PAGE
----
-------- "This is the time for action not only words, use your God given gifts to develop this country, dont be afraid to speak up, and feel PROUD THAT U R EGYPTIAN." -------- Mohaly, Feb 2011

Tuesday, January 24, 2012

809) 25 January 2012 ... Celebration or Revolution ?!

On 11 Feb and after couple of mins of Omar Soliman's announcement, I tried to call my very close friend Sherif Saleh to celebrate ... I didn't wait till he answers and went on saying MABROOOOOK.. I got a weird voice on the other side saying "who are you?", I answered "aren't you Sherif?", he said no, I said: "that is ok Mabrouk anyway", he surprisingly said: "Mabrouk for what?!! this is bad, army is bad..." I wasn't capable of discussing or even thinking, I just wanted to celebrate so I told him: "thank you, and enjoy the victory" ... Now after a year, I am still asking myself was he right, should I have chosen not to celebrate?!!!

A picture is better than 1000 words ... I have summarized the incidents of the year in these 20 pictures that symbolized each event ... I think the answer to the question (25 Jan 2012 a celebration or a Revolution?) is clear..


Mohaly

20 comments:

ahmmad said...

Celevotion :)

Maryam said...

lel asaf, revolution again and the reason are all pictures that you posted.
also for many injustice happened during the apst 10 months
and for those who died and were injured and the doer is still "ell laho el khafy"
and to get it into the heads of the big ones "what is going wrong" as they dont seem to understand it yet.

those who will celebrate are the ones who gained from the revolution and paid nothing in exchange, and i think from their point of view, there IS somehting to celebrate, as the Head of the Group mentioned yesterday in his press release.

Mohaly said...

yes ya Maryam ... It is revolution for us who started it and kept losing lives and support all the way..

and it is a celebration for those who gained and gained and still gaining on the expense of us..

it seems the path is still loooong ..

Maryam said...

ya doctor, the way is getting longer.
i just listented to the telegram sent to the SCAF.
another disappointment coming from the Group's direction,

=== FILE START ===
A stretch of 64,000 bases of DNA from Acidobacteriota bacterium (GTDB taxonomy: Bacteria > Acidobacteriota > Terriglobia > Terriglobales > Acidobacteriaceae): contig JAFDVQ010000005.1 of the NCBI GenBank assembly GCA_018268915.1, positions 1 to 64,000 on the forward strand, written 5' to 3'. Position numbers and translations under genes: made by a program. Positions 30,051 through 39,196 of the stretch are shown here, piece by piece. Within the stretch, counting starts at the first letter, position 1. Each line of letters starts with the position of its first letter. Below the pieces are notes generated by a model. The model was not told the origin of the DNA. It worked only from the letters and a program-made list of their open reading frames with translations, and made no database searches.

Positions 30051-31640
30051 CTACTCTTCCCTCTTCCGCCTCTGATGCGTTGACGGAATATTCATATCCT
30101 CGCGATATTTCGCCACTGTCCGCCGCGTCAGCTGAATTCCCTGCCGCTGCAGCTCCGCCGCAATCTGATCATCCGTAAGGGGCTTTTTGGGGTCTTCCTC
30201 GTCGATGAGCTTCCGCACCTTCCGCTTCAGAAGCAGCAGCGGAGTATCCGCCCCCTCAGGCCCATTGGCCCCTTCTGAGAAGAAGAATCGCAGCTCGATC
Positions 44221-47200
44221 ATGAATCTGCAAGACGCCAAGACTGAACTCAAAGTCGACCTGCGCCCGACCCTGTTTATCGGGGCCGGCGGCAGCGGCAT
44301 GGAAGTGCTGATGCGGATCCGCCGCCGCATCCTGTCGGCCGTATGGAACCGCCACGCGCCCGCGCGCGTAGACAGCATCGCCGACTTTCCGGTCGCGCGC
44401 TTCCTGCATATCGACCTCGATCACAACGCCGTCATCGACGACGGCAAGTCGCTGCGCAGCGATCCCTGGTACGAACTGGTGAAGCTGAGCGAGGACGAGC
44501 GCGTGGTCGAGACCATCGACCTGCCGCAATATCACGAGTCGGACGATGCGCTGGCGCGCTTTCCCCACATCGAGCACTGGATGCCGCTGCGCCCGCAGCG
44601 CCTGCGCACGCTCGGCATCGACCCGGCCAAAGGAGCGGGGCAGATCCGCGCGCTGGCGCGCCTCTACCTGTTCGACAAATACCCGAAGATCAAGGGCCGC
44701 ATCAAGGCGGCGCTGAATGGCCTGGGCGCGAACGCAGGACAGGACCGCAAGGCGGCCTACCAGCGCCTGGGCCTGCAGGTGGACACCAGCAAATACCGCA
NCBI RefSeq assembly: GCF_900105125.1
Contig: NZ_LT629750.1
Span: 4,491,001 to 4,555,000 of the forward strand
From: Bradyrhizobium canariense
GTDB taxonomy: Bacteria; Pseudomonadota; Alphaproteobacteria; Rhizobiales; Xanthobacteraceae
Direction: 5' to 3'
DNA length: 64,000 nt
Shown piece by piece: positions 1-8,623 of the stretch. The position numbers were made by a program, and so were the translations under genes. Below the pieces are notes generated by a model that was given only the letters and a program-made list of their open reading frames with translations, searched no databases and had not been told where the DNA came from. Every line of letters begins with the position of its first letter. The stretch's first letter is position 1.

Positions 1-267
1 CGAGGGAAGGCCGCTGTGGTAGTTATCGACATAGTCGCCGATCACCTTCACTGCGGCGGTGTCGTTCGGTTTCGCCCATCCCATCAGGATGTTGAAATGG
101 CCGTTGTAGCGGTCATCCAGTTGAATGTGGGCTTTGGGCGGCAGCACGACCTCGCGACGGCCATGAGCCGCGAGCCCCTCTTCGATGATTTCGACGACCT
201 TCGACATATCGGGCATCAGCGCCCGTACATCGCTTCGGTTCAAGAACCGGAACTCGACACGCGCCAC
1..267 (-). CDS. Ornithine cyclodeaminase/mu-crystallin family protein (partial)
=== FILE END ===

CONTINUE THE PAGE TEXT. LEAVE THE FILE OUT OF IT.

another reassurance that they dont belong to the group who want to implement islam in its true meaning.
another reasssurance that its only politics with all its dirty rules prevailing here. the ugly face is revealed just from the first day.
khosarah, wished i was wrong about them

Mostafa Kamel said...

To the point Doc, as usual

Dina "Zeiada " said...

Your day was similar to mine , after statement of Omar Soliman , I prayed thankin for Allah...
26 mornin , ma brother come back to home- he is a captin in da special Republican Guard- although he is totally hate Moubarak an his regime , I said Mabrouk , he said for what??u don t know what means to be doomed by da Military Council??day r devils on earth??I said; it s only for 6 months; he said even if it s for one day; u will never bear dem n deir regulations, I said " u r Felol"; I can remember his opinion about el thwaar "To back home, or to make zoom" , either to back home n let Moubarak complete his period till september , or to make zoom to see da deceptive step of da regime,n it s not what dey want, I insist on sayin " u r Felol"...
Now am sayin he was right...

Revolution again for sure...

Fadfadation said...

Nazareya bardo....

Mohaly said...

wala zaman ya Fadfad

Fadfadation said...

SHoft ya Mohaly... lakad je2to ab7atho 3an asdekaa2 al maady :)

Mohaly said...

tab geet fe wa2tak ... Today is my Birthday :)

Maryam said...

happy birthday ya doctor mohamed. S u didnt post anything for today, here are my wishes here: may this year make ur sincerest wishes come true and may Allah grant you his blessings throughout the year and his hand gide your way.hope you had a lovely celebration and day.